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Abridgment adjudged afterwards Anderson anno appear argument authority Bacon Barnardiston Baron Bridgman British Museum called Chan Chancery Reports Chief Justice cited Coke Coke's Collection Common Law Common Pleas contains copy COTEMPORARY MANUSCRIPTS counsel Court Court of Chancery Croke decisions Earl edition editor Edns Eliz Elizabeth eminent England English Equity Exch Exchequer folio Fortescue Hale Hargrave Henry honor House of Lords Howell's State Trials Inner Temple Jones Judges judgment judicial K. B. and C. P. Keble Keilwey Kenyon King King's Bench lawyer Leach's learned Lincoln's Lord Chancellor Lord Coke Lord Eldon Lord Hardwicke Lord Mansfield matter Middle Temple Modern Reports opinion original Parliament plaintiff Popham preceding Pref PRINTED REPORTS published Queen quoted records referred reign remarks says Sergeant Sir Edward speaks Star Chamber Term tion Trin Umfreville Vict vols volume Yelverton
第 120 頁 - And it appears in our books, that in many cases, the common law will control acts of parliament, and sometimes adjudge them to be utterly void ; for when an act of parliament is against common right and reason, or repugnant, or impossible to be performed, the common law will control it, and adjudge such act to be void ; and therefore in 8 E 330 ab Thomas Tregor's case on the statutes of W.
第 84 頁 - All the decent drapery of life is to be rudely torn off. All the superadded ideas, furnished from the wardrobe of a moral imagination, which the heart owns, and the understanding ratifies, as necessary to cover the defects of our naked, shivering nature, and to raise it to dignity in our own estimation, are to be exploded as a ridiculous, absurd, and antiquated fashion.
第 182 頁 - I have laboured to make a covenant with myself that affection may not press upon judgment ; for I suppose there is no man that hath any apprehension of gentry or nobleness, but his affection stands to the continuance of so noble a name and house, and would take hold of a twig or a twine thread to uphold it.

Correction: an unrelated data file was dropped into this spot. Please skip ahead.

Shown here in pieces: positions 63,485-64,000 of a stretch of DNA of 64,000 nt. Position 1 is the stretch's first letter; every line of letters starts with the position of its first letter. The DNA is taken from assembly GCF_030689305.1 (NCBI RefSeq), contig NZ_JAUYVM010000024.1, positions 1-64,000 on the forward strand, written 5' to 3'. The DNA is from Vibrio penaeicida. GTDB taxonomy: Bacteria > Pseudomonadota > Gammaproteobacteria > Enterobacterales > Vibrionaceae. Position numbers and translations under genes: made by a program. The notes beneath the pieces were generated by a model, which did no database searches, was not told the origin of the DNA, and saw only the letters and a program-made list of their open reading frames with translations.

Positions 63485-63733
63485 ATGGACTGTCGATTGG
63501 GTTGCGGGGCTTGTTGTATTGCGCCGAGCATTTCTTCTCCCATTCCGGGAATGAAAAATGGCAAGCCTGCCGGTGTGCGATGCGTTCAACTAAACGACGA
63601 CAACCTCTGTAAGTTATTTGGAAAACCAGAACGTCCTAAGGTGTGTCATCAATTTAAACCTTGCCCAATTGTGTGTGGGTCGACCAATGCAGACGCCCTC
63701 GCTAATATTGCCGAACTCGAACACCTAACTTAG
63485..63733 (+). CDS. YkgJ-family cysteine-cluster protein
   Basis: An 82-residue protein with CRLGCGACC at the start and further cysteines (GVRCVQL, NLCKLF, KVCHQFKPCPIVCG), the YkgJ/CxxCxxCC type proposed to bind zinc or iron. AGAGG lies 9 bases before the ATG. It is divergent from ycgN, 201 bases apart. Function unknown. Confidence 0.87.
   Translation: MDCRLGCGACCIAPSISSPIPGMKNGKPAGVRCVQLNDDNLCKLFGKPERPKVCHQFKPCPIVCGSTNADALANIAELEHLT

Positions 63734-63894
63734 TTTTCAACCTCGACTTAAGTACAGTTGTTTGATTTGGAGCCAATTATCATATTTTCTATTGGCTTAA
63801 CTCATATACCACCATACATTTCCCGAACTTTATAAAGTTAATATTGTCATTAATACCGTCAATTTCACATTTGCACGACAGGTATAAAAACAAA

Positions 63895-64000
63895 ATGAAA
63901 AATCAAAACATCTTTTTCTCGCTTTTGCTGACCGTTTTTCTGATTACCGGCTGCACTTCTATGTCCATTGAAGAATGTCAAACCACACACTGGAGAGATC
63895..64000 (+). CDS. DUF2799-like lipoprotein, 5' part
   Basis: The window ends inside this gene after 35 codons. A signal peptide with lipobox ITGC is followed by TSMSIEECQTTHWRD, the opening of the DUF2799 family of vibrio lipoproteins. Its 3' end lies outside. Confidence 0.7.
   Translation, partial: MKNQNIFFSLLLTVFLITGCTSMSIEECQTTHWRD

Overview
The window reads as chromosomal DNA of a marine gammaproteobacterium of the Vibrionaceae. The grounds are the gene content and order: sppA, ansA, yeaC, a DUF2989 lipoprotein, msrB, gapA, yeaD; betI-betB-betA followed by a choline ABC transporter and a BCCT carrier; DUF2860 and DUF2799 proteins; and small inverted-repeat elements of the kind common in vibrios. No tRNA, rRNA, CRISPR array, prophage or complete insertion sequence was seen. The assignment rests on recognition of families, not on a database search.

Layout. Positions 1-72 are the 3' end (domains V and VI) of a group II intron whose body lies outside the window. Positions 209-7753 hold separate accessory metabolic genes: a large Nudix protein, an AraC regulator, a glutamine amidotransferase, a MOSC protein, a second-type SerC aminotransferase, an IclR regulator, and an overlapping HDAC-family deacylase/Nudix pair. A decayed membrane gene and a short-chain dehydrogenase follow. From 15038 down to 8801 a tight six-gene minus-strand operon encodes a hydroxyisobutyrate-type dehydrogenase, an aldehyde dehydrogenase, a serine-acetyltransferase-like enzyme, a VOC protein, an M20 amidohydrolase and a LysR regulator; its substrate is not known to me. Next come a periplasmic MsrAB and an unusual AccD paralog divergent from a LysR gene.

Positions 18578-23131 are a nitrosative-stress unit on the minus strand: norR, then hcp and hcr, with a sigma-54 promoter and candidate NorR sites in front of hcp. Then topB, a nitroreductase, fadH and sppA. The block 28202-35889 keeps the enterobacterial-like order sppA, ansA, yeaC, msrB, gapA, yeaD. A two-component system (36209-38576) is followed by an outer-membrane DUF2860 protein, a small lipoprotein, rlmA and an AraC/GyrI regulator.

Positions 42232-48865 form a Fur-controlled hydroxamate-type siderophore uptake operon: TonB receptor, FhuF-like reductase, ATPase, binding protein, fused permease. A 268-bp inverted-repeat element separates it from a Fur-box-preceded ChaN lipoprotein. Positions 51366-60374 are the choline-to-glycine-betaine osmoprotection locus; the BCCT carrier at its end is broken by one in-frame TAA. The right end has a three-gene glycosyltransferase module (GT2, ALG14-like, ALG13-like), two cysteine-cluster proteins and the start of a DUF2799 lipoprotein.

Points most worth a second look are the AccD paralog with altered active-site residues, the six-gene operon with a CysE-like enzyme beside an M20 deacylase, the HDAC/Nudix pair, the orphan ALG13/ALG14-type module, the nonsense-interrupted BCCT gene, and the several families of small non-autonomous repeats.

第 20 頁 - Albeit therefore much of that we are to speak in this present cause may seem to a number perhaps tedious, perhaps obscure, dark, and intricate; (for many talk of the truth, which never sounded the depth from whence it springeth ; and therefore when they are led thereunto they are soon weary, as men drawn from those beaten paths wherewith they have been inured ;) yet this may not so far prevail as to cut off that which the matter itself requireth, howsoever the nice humour of some be therewith pleased...
第 260 頁 - A few days ago, my earliest and dearest friend, Lord Clare, came over from Geneva on purpose to see me before he returned to England. As I have always loved him (since I was thirteen, at Harrow) better than any (male) thing in the world, I need hardly say what a melancholy pleasure it was to see him for a day only ; for he was obliged to resume his journey immediately.
第 182 頁 - And yet Time hath his revolutions ; there must be a period and an end to all temporal things— -finis rerum, an end of names and dignities, and whatsoever is terrene, and why not of De Vere ? For where is Bohun ? Where is Mowbray ? Where is Mortimer ? Nay, which is more and most of all, where is Plantagenet ? They are entombed in the urns and sepulchres of mortality. And yet let the name and dignity of De Vere stand so long as it pleaseth God!
第 316 頁 - Lord Camden's presiding in the Court of Chancery. His Lordship's judicial eloquence was of the colloquial kind — extremely simple, — diffuse, but not desultory. He introduced legal idioms frequently, and always with a pleasing and great effect. Sometimes, however, he rose to the sublime strains of eloquence ; but the sublimity was altogether in the sentiment ; the diction retained its simplicity ; this increased the effect.
第 28 頁 - ... before the Lord Chancellor, or Lord Keeper of the great seal of England for the time being, or the judges or barons of the said court from whence the said writ shall issue, or...
第 175 頁 - England," says Horace Binney, (art. Edward Tilghman, Encyclopedia Amerkana, vol. xiv.,) ''and by each of them men have succeeded in public estimation to an almost equal extent. One of them, which may be called the old way, is a methodical study of the general system of law, and of its grounds and reasons, beginning with the fundamental law of estates and tenures, and pursuing the derivative branches in logical...
第 100 頁 - Give me leave. Here lies the water ; good : here stands the man ; good : If the man go to this water, and drown himself, it is, will he, nill he, he goes ; mark you that ? but if the water come to him, and drown him, he drowns not himself: argal, he that is not guilty of his own death, shortens not his own life. 2 Clo. But is this law ? 1 Clo. Ay, marry is 't ; crowner's-quest law. 2 Clo. Will you ha...